So what did I do instead? Well after Sixth Form I got a summer job in a surf shop as most Cornish youths do, spending the Summer on the beach, my favourite place.  I had a new boyfriend now, but he was a year younger than me so he was still in Sixth Form finishing off his final year.  After that I'm ashamed to say that I slipped into a routine of just 'plodding along'.  I was in a comfortable relationship, but I had no real ambition to do anything with my life.  It was like any 'get up and go' had been sucked out of me and I blamed that on the lack of opportunities that Cornwall had to offer but actually it was because I just became lazy.  I did a few random jobs for a year and then I started my own business selling luxury pet goods, so random I know.  That was short lived and I hated doing my own tax returns (oh the irony) so I decided to get a job in retail because I knew I could work my way up and it would eventually amount to some kind of career with a decent wage.  If truth be told at this point I was getting majorly itchy feet, I was bored and uninspired by my life, my boyfriend, and by Cornwall.

I needed more, I needed a city.  The closest you get to a proper city in the South West is Plymouth, so I got a job as a Visual Merchandiser in the Mall in the city centre.  I was on an 11K salary but I loved it, I felt inspired again, I felt a new lease of life.  A new place, new people, surrounded by clothes and a role where I could let my creative side loose.  From there I moved very quickly up the retail ladder thanks to some timely departures and maternity leaves which worked in my favour, and after three years I was a Store Manager earning 35K.  Whilst working in Plymouth I met Simon.  He had just finished his degree at Plymouth University but he was actually from South East London.  He was unlike anyone I'd ever met before, he was driven, ambitious and knew exactly what he wanted from life, and it rubbed off on me (not a euphemism).  What I didn't know is that he had planned to move back home in a few weeks as he'd finished Uni, but then we met, I worked my magic and I ruined that plan, probably causing yet another mother to hate me.  I bought my first property and we moved in together in Plymouth.  He got a job with his degree, also bought a property but rented it out as another source of income.  I started my blog not long after and then talks began of us both moving to London.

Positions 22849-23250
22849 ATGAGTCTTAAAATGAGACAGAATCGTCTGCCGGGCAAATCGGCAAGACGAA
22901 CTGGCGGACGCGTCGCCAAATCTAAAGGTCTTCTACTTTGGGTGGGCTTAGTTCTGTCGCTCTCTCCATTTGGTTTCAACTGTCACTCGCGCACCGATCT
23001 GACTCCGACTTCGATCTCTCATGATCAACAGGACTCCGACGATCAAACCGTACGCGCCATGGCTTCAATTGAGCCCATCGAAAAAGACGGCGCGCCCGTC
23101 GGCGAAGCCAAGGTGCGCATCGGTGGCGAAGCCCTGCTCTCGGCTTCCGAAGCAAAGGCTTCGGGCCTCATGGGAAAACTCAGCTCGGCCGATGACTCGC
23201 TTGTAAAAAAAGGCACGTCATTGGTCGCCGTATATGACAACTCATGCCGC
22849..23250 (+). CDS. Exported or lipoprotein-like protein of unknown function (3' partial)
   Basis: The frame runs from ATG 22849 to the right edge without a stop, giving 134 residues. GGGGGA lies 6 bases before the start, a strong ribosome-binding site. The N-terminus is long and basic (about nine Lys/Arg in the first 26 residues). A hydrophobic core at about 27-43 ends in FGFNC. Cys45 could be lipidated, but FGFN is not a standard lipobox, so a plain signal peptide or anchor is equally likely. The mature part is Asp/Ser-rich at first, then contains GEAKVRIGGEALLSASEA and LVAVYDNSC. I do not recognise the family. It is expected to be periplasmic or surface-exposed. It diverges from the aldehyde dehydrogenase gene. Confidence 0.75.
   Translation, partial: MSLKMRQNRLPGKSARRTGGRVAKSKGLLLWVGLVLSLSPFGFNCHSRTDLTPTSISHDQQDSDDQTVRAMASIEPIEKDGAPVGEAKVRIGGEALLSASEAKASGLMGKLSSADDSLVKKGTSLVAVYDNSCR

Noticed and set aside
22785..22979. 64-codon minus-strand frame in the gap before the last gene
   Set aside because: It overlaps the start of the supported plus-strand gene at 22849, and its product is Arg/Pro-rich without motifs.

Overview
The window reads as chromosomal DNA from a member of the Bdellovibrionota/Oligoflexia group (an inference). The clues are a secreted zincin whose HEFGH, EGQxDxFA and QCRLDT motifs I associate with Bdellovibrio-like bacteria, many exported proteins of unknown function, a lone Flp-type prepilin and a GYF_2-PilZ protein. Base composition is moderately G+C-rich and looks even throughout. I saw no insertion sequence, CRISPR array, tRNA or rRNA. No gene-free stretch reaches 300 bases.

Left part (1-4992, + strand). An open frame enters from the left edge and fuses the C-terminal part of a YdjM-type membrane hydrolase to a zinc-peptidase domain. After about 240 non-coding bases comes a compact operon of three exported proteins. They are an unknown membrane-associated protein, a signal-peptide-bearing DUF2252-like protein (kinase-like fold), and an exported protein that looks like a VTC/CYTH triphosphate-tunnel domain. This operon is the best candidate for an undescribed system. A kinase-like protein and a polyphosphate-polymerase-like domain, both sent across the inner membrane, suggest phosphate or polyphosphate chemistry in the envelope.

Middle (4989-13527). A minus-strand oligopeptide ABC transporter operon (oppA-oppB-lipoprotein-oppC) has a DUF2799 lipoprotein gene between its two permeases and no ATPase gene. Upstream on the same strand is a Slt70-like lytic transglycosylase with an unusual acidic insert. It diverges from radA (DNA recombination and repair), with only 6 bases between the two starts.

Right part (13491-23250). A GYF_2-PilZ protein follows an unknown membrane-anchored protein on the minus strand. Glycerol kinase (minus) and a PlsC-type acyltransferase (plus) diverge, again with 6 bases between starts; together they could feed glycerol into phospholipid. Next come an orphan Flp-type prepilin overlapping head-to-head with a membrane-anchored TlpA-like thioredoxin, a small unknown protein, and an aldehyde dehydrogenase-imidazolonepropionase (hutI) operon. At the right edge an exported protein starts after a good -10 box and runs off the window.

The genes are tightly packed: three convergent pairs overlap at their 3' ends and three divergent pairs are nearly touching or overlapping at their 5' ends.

When it comes to the blog the rest they say is history. Without waffling on any more than I have to it just progressed, it took time, ten years to be precise to get to this point but I made that happen, without a degree.  I might have stumbled at the early hurdles in life, or maybe you could say I just walked around those hurdles but in the end I have got myself to this point.  I run a successful business, so successful that Simon left his job ten months ago to come and work in this business, and he will quite openly tell you that it's better than any job he's had from his degree.  Together we have now taken this business to another level, both creatively and financially and we're excited to see where it takes us next.  So to anyone that says you need a degree to be successful I call bullshit on that theory.  My mum would say that everything happens for a reason, she's more spiritual than I am, I'm a bit cynical when it comes to that way of thinking.  I believe that you make your own luck and that you're in charge of your own destiny.  But I do believe that surrounding yourself with the right people can have a major effect on your life, as it has done mine.  I'm not trying to discourage the youth of today to not go to University and to not get a degree but if you're just not sure, don't let anyone pressure you, don't let them rush you, don't let them decide on your future.  Think outside the box and surround yourself with the right kind of people.

Outfit Details

Trench Coat - & Other Stories

T-Shirt - Topshop

Jeans - Zara

Bag - Simon Miller

Boots - Dune 

Earrings - & Other Stories

Short Necklace - Holly J

Long Necklace - Cinco

Watch - Cartier

Sunglasses - Ray Ban (Similar here and here)